DAMASCUS, Syria - It may seem like an unlikely place for students from the United States or Europe, but Syria has been rapidly gaining ground as a destination for foreigners who wish to learn Arabic.

Syrians point to the young foreigners in the capital as proof that their country - which is under U.S. sanctions and on its list of state supporters of terrorism - is not the closed, anti-American rogue nation often depicted in Western media.

The market for learning Arabic could flourish even more if ties between Syria and the United States warm after Syria attended last month's Mideast peace conference in Annapolis, Md.

U.S.-Syrian political wrangling "doesn't concern me. I'm here to learn Arabic, and this is what I'm doing," said Alexander Magidow, 23, a student from Minnesota. "I like living here: It's easy to meet people. The people in general are very friendly and helpful."

Magidow arrived in June as part of the Center for Arabic Study Abroad program funded by the U.S. Department of Education. He has lived elsewhere in the Mideast and brushes off the stormy politics, though it once worried his family.

"After a year in Jordan, my mom sort of calmed down and wasn't concerned about it anymore," he said with a grin.

The Center for Arabic Study Abroad, which has long had a program in Cairo, Egypt, opened its first full-year program at Damascus University this year, with eight students - joining other institutes that draw several thousand foreigners a year.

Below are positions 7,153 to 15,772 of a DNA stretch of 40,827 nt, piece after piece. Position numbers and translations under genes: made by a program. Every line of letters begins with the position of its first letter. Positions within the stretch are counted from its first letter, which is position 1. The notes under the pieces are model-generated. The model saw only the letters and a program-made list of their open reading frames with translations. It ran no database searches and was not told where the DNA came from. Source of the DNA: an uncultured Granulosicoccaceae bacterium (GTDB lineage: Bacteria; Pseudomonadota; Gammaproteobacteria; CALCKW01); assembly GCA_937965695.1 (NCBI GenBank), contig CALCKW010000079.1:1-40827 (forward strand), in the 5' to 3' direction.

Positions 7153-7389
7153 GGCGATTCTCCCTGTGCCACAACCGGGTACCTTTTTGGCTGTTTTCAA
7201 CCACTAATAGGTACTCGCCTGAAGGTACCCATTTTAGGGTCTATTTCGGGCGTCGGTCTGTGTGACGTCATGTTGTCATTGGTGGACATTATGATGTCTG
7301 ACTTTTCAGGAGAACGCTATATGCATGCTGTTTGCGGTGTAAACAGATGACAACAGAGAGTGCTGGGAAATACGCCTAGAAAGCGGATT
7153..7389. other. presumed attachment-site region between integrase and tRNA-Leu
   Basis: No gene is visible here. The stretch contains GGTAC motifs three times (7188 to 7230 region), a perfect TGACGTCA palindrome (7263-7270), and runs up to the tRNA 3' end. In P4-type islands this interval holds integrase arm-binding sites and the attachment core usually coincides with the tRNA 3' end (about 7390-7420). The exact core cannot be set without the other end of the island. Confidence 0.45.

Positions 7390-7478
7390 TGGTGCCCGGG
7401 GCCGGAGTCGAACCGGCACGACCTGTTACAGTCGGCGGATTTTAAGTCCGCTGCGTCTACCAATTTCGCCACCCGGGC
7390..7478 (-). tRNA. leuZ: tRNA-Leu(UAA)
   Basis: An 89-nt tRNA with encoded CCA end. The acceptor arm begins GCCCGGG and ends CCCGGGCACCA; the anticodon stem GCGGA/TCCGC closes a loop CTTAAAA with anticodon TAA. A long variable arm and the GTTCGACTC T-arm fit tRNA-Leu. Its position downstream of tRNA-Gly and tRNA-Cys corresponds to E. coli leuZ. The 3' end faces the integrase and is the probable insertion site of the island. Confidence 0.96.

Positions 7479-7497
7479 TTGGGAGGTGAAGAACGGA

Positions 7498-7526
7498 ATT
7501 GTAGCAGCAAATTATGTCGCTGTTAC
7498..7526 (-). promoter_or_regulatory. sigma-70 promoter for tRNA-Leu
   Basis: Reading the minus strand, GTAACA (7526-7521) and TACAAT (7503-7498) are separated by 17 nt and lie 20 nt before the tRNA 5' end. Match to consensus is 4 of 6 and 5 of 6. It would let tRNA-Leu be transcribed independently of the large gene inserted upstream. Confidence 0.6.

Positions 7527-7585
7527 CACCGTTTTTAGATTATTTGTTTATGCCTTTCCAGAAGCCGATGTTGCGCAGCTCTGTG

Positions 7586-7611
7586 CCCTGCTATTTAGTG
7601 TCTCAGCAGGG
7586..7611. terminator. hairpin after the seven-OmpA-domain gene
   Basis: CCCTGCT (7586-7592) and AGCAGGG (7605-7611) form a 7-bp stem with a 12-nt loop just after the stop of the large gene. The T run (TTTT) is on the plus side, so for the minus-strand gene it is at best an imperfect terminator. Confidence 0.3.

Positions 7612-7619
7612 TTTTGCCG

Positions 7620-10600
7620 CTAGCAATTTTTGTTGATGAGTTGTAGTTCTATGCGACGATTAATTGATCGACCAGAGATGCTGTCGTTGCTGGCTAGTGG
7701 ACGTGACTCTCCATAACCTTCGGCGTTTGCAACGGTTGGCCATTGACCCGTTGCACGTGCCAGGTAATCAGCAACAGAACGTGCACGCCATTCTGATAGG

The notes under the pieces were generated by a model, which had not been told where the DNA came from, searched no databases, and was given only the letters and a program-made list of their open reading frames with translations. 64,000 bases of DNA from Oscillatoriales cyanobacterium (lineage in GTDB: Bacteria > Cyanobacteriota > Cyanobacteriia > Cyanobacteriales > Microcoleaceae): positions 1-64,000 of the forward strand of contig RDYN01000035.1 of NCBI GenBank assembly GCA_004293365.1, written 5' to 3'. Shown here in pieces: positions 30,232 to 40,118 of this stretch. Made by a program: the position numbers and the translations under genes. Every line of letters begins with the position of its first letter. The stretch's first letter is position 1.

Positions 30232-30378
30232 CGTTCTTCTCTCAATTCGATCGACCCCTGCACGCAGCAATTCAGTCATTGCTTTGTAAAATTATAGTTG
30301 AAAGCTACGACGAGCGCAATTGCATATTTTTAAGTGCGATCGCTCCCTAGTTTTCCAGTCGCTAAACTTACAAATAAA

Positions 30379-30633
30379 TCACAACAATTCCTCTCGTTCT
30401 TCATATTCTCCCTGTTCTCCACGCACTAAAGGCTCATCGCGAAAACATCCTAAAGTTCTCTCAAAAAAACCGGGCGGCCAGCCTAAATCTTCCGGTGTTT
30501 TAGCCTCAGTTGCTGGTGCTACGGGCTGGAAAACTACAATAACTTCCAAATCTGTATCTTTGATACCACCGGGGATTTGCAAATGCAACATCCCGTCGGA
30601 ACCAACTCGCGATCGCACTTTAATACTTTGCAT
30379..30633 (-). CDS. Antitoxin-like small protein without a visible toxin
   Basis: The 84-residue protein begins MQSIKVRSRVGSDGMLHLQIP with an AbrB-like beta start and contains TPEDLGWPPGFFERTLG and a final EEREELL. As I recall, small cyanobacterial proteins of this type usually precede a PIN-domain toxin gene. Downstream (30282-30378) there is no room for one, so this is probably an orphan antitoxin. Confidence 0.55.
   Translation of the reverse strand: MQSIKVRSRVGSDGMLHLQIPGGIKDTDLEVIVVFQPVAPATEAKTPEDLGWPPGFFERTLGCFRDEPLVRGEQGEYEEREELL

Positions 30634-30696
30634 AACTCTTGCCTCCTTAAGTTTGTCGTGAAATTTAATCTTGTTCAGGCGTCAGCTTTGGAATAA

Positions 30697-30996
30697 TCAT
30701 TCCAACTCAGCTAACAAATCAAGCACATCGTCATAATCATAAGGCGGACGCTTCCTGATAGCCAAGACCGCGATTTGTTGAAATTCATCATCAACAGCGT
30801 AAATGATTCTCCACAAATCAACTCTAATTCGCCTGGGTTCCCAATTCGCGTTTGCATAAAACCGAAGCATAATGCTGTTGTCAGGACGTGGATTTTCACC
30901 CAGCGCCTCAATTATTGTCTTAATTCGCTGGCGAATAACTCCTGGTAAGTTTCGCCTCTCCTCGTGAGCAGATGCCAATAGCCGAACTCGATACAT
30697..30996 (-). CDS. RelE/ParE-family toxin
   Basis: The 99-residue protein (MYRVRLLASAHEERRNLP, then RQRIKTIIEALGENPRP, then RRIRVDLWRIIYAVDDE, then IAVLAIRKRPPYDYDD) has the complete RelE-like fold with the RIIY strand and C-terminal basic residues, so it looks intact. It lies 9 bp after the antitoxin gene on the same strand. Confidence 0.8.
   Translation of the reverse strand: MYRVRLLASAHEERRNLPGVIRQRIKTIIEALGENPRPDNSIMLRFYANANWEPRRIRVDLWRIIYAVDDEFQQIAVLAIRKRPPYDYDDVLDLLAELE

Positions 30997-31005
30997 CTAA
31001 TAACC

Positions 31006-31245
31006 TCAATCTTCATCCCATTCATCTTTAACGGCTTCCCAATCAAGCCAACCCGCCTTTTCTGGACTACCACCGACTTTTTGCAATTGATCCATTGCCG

Arabic studies have generally increased along with the West's interest in the Middle East since the Sept. 11, 2001, attacks in the United States. The U.S. military and other institutions are seeking more Arabic speakers because of the antiterrorism effort. Muslim converts or Muslims from non-Arabic-speaking countries are also trying to learn the language of the Koran, Islam's holy book.

Egypt, a U.S. ally that is more open to the West, remains the biggest draw for foreign students, with thousands studying at American University in Cairo and smaller private centers. Tunisia and Morocco also have programs, and Lebanon's American University in Beirut has a small Arabic-language summer program for foreigners.

But Damascus is seeing a growing demand. Syria has gradually been opening up to foreign businesses, meaning an increase in foreign workers who want to know the local language.

The main reason, however, is simply the discovery that Syria is an option despite the tensions with the West. The U.S. has accused Damascus of supporting terror for its backing of Hezbollah, Hamas, and other militant groups and of letting insurgents across its border into Iraq.

President Bashar Assad's regime also has been accused of human-rights abuses, but that has little direct effect on foreign visitors.

Though nestled between violence-wracked Iraq and Lebanon, Syria sees very little turmoil or crime, in part thanks to the heavy-handed security control.

"I often get letters from graduates who tell me how much their image of Syria changed after living here," said Ahmad Haji Safar, director of the Arabic Teaching Institute for non-Arabic Speakers. "They become our ambassadors."

"One American told me honestly that he had expected to see streets packed with Kalashnikov-toting, bearded men in

galabiyas

," he said, referring to the traditional Arab robe.

The institute, which receives some government funds, takes up to 1,200 students a year from up to 60 countries. Safar said that the numbers of students were rising and that the school had to turn away 100 applicants this year for lack of room.

Ghassan al-Sayyed, deputy director of the state-funded Arabic Language Center at Damascus University, said Syria's low cost of living and "well-preserved Arab character" are draws.

"Plus, not many locals here speak English," he said, "which helps the foreign students make quicker progress."